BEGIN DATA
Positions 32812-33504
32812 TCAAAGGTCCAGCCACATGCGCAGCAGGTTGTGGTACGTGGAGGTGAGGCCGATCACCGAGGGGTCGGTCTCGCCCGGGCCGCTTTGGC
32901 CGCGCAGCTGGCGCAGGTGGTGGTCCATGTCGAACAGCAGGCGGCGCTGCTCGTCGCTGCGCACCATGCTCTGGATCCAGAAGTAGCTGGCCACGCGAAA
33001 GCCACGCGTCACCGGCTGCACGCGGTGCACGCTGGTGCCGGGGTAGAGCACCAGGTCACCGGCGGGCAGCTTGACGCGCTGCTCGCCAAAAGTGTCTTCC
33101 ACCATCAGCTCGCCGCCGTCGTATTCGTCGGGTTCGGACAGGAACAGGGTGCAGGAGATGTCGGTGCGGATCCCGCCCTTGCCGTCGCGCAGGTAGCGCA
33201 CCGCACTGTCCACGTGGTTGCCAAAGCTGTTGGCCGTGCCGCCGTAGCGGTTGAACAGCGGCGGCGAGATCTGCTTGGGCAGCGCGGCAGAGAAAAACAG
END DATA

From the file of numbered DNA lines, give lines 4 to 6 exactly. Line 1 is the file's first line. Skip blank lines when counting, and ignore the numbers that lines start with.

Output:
33001 GCCACGCGTCACCGGCTGCACGCGGTGCACGCTGGTGCCGGGGTAGAGCACCAGGTCACCGGCGGGCAGCTTGACGCGCTGCTCGCCAAAAGTGTCTTCC
33101 ACCATCAGCTCGCCGCCGTCGTATTCGTCGGGTTCGGACAGGAACAGGGTGCAGGAGATGTCGGTGCGGATCCCGCCCTTGCCGTCGCGCAGGTAGCGCA
33201 CCGCACTGTCCACGTGGTTGCCAAAGCTGTTGGCCGTGCCGCCGTAGCGGTTGAACAGCGGCGGCGAGATCTGCTTGGGCAGCGCGGCAGAGAAAAACAG